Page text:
The barrier island’s habitats transitions from sandy beaches to dunes to broad tidal mud flats tucked bordering the Lower Laguna Madre. The brackish marshes and freshwater ponds bordering the dunes are replenished by rain, an important freshwater source for many species. South Padre Island is extremely important for many reasons, including its significance to nesting Kemp’s Ridley sea turtles. They are the most endangered of the five Gulf sea turtle species and every summer they come to the Island to lay their eggs in the warm sands. Peregrine falcons, on their migration to and from South America, ‘stage’ here – the majority of the peregrine population stops at one time or other on the Island to refuel during their long migration. Many neotropical migratory birds ‘fall out’ on Padre Island. During spring migration, when the birds are headed north, an occasional cold front will set in and the winds will shift. The birds migrating across the Gulf of Mexico find themselves flying into strong winds, which requires a lot more energy. South Padre Island is often the first land the exhausted birds see and they ‘fallout’ here to rest, replenish and continue their migration. With the help of The Nature Conservancy, the Laguna Atascosa National Wildlife Refuge now includes a significant amount of habitat on South Padre Island. In 2000, The Nature Conservancy acquired 24,532 acres on the north end of South Padre Island, including more than eight miles of beachfront that were ultimately transferred to the refuge.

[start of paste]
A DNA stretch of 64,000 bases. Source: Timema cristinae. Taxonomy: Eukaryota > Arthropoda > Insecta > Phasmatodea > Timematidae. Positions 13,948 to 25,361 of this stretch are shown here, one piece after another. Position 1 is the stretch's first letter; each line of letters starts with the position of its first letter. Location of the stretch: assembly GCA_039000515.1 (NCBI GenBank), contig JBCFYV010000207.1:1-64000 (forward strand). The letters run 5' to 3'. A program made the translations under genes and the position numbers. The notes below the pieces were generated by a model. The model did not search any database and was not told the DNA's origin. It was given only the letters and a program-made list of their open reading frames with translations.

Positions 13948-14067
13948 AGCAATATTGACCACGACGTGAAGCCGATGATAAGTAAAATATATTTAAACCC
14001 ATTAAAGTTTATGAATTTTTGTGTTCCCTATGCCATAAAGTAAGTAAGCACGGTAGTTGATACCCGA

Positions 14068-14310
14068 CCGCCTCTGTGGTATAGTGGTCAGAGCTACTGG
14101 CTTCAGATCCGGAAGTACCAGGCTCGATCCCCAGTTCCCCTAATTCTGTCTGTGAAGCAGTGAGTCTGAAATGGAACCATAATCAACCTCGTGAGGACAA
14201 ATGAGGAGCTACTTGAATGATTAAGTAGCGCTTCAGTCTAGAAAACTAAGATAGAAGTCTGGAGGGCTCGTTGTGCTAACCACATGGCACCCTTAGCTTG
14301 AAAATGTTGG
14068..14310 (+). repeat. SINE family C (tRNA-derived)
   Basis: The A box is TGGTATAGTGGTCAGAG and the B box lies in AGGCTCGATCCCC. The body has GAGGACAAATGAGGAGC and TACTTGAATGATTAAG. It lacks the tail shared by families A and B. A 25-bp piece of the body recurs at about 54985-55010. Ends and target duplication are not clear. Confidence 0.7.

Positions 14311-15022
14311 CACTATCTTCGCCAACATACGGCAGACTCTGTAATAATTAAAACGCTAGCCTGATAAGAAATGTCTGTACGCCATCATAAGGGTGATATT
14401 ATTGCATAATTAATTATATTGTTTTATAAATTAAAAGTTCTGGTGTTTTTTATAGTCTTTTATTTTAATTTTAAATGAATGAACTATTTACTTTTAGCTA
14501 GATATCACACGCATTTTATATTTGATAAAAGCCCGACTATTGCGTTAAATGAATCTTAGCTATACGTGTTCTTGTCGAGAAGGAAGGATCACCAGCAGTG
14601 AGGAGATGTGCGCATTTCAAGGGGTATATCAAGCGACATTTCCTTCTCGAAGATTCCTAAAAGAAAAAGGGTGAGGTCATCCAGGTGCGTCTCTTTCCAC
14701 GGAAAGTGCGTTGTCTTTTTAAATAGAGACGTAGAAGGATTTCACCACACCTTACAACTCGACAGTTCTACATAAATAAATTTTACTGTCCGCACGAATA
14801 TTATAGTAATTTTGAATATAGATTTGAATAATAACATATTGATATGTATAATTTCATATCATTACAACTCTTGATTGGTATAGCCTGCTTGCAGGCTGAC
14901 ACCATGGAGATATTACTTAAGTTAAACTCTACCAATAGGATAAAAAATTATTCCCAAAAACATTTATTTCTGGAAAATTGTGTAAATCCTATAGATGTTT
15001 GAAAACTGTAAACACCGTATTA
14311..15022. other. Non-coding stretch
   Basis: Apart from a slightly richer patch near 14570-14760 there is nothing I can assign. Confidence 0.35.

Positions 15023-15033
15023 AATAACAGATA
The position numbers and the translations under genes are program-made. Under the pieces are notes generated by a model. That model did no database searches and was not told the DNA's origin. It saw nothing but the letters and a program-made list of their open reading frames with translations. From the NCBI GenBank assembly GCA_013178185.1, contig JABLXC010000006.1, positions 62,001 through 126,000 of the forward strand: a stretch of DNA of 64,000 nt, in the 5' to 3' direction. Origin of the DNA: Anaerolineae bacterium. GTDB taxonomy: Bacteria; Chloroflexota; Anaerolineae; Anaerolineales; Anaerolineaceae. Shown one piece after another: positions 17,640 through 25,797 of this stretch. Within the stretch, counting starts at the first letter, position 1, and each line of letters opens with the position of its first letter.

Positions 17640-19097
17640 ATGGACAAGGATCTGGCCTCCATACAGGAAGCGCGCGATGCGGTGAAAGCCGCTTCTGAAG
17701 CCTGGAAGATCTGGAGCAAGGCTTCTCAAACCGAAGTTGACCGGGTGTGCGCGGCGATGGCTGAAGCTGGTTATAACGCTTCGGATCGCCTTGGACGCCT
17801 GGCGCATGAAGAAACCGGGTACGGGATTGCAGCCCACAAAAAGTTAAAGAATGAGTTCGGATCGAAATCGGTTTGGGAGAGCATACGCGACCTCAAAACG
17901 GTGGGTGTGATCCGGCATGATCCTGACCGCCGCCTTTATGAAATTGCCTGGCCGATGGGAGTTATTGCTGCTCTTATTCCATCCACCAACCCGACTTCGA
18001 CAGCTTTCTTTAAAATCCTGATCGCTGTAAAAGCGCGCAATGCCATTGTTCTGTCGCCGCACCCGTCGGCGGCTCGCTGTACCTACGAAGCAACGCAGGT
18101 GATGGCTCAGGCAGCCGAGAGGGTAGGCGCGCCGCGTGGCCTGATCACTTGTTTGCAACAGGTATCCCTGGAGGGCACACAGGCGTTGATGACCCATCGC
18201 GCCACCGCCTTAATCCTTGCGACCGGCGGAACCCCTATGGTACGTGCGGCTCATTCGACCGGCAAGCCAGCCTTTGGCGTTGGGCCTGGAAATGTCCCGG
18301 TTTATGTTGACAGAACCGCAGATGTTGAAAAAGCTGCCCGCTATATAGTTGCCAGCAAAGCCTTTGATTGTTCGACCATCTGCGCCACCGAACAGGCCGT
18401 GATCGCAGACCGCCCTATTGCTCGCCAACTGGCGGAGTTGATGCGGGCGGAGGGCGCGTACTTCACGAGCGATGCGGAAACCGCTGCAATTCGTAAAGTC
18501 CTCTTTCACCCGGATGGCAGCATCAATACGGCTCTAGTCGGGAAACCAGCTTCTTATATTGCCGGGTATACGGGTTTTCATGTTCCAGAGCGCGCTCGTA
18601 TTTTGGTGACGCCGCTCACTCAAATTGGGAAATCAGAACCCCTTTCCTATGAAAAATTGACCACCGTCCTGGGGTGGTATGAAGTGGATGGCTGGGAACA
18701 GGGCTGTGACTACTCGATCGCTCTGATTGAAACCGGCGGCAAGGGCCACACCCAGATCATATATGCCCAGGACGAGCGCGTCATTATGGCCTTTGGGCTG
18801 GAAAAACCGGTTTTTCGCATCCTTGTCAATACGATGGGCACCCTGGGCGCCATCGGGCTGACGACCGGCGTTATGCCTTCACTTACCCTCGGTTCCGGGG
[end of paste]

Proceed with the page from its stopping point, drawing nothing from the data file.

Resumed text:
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The refuge’s location and habitat make it a haven for butterflies and moths -- and those who enjoy seeing them! October and November offer the best times to enjoy the refuge’s butterflies, a documented 130 species.